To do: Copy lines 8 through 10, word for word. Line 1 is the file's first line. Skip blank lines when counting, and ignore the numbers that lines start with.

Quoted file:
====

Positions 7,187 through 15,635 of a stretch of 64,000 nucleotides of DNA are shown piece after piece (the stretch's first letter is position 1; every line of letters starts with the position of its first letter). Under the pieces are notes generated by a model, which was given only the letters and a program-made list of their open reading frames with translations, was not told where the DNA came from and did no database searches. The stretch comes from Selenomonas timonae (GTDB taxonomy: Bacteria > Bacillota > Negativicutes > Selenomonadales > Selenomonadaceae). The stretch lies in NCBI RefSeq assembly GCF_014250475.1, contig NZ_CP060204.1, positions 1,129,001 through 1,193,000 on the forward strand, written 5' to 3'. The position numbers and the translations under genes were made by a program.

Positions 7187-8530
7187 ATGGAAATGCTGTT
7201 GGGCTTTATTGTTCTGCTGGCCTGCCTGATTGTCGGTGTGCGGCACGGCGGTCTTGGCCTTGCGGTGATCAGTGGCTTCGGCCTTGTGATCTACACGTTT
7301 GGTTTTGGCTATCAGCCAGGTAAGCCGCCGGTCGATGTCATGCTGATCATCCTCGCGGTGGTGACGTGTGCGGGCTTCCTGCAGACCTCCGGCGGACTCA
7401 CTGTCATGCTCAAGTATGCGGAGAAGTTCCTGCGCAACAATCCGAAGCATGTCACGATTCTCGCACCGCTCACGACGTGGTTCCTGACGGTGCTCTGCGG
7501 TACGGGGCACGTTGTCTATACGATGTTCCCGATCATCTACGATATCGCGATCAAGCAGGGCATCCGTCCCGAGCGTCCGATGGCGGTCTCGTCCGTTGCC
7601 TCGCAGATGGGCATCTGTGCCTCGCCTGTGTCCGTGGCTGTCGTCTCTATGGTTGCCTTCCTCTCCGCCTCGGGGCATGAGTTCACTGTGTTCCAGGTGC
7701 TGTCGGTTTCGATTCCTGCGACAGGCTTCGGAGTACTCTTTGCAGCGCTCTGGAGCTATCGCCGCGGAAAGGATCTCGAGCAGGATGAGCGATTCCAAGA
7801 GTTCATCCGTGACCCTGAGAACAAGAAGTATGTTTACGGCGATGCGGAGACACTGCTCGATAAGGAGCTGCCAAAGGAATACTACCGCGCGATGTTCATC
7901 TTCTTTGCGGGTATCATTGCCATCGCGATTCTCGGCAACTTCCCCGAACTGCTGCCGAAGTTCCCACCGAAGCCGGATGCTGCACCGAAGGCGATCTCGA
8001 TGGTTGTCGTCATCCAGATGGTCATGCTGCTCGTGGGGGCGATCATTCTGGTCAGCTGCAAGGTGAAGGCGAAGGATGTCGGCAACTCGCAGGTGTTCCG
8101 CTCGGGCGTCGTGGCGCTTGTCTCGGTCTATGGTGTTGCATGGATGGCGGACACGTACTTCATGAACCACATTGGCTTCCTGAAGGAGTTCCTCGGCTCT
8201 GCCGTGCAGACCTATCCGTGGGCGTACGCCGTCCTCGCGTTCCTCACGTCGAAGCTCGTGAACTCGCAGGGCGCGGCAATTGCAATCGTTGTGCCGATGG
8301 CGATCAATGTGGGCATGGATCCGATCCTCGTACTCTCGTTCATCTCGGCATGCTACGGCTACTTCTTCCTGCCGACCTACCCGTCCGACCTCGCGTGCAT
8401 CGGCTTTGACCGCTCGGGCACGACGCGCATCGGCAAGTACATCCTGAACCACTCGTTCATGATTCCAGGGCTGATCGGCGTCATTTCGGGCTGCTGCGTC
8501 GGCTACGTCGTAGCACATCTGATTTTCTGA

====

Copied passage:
7601 TCGCAGATGGGCATCTGTGCCTCGCCTGTGTCCGTGGCTGTCGTCTCTATGGTTGCCTTCCTCTCCGCCTCGGGGCATGAGTTCACTGTGTTCCAGGTGC
7701 TGTCGGTTTCGATTCCTGCGACAGGCTTCGGAGTACTCTTTGCAGCGCTCTGGAGCTATCGCCGCGGAAAGGATCTCGAGCAGGATGAGCGATTCCAAGA
7801 GTTCATCCGTGACCCTGAGAACAAGAAGTATGTTTACGGCGATGCGGAGACACTGCTCGATAAGGAGCTGCCAAAGGAATACTACCGCGCGATGTTCATC